to accomplish its goals in that confined period? Such procedural questions are inevitable if the above-mentioned perceptions are accepted.

The main thesis of this paper, to which the bulk of it is devoted, is that these perceptions are incorrect, both about the President's Commission and about the New York State Task Force. The report of the President's Commission was a success in summarizing a consensus that had emerged, and in beginning the process of moving beyond it, not in shaping that consensus. The reports of the New York State Task Force were a success in producing legislation that incorporated this consensus, and the controversy was nothing more than the expected accompaniment of any important legislative initiative. The nature of their successes differed because they were operating in different contexts and had different roles. A second thesis, to which we shall return briefly in the conclusion, is that the structural and procedural differences mentioned above are reflections of these different contexts and roles, and that the proper conclusion to be drawn is that structure and process should be a function of context and roles.

The strategy for my analysis is as follows: In the rest of this introduction, I will present a statement of the current consensus about limiting life prolonging treatment. For the sake of this analysis, I will take its validity for granted. In the next two sections, I will discuss the relation of the work of the two groups to the current consensus, to the context in which they operated, and to their roles. It is in those two sections that I will defend my claims about the nature of their successes. Finally, in the conclusion, I will briefly return to some of the structural and procedural issues.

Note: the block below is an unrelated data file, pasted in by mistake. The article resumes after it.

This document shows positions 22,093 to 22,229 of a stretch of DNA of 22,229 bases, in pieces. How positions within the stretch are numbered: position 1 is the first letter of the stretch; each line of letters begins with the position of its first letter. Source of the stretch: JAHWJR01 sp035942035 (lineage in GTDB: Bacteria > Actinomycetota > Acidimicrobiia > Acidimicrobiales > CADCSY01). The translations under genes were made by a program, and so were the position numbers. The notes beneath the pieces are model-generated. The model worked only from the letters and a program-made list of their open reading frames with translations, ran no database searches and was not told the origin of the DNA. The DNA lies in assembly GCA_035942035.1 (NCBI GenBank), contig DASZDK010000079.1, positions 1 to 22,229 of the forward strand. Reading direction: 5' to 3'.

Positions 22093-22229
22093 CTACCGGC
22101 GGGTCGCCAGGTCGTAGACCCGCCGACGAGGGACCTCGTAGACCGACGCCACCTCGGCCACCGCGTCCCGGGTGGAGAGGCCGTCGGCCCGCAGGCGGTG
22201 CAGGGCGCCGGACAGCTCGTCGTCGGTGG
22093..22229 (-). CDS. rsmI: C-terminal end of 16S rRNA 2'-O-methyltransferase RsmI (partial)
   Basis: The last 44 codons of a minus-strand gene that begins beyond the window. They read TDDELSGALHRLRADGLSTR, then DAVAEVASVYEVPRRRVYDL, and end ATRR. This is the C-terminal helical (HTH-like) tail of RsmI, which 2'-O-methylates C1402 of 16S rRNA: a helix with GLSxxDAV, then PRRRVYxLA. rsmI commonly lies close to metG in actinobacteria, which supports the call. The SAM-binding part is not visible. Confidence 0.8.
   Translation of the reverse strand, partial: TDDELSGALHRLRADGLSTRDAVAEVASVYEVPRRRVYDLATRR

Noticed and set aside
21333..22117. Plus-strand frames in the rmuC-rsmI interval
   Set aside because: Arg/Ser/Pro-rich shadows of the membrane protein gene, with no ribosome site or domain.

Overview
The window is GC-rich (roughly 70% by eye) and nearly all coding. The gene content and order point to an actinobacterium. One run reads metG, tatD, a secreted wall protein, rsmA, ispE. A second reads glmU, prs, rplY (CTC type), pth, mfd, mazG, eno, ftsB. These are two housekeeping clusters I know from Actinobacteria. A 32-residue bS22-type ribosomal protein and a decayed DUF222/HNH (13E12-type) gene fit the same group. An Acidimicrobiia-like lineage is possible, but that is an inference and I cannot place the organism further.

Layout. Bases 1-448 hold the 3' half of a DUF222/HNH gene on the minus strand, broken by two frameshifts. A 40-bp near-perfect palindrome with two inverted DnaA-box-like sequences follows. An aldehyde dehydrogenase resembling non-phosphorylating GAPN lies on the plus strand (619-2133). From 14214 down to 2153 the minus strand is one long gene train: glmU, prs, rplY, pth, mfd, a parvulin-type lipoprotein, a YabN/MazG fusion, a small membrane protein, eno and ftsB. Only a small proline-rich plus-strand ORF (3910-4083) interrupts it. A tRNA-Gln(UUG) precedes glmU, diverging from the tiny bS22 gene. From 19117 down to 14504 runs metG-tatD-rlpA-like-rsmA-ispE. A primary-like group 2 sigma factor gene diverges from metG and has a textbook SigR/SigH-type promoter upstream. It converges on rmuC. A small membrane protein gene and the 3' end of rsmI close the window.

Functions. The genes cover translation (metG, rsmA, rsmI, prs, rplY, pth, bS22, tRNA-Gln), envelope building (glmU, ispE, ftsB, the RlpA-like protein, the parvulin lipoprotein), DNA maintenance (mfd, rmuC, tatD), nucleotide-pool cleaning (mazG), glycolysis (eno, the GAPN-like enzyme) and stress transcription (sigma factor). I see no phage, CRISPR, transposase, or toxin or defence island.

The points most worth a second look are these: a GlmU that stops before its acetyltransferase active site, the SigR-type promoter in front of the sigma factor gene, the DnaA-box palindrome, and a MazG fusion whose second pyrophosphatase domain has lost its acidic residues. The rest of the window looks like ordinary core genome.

I offer the following, which is a modification of an analysis recently presented by Meisel,3 as my statement of the current consensus:

  1. The mere fact that some treatment exists that would prolong the life of some patient does not by itself suffice to justify providing that therapy to that patient, because extending life by providing the treatment in question may not be beneficial to the patient in light of the patient's values and patients have a right to refuse therapy whose provision they judge to be against their interests.

  2. Both competent and incompetent patients have that right to refuse life-prolonging therapy; of necessity, the way in which that right is exercised is different in the two cases.

  3. Despite the differences, decision making for both types of patients should usually occur in the clinical setting without recourse to the courts.

  4. The main role of legislatures is to see that these rights are adequately recognized in law, and the main role of health care institutions is to insure that there are proper policies and mechanisms in their institutions for facilitating proper processes for such decision making and for insuring that they are appropriately documented.



The National Academies | 500 Fifth St. N.W. | Washington, D.C. 20001
Copyright © National Academy of Sciences. All rights reserved.
Terms of Use and Privacy Statement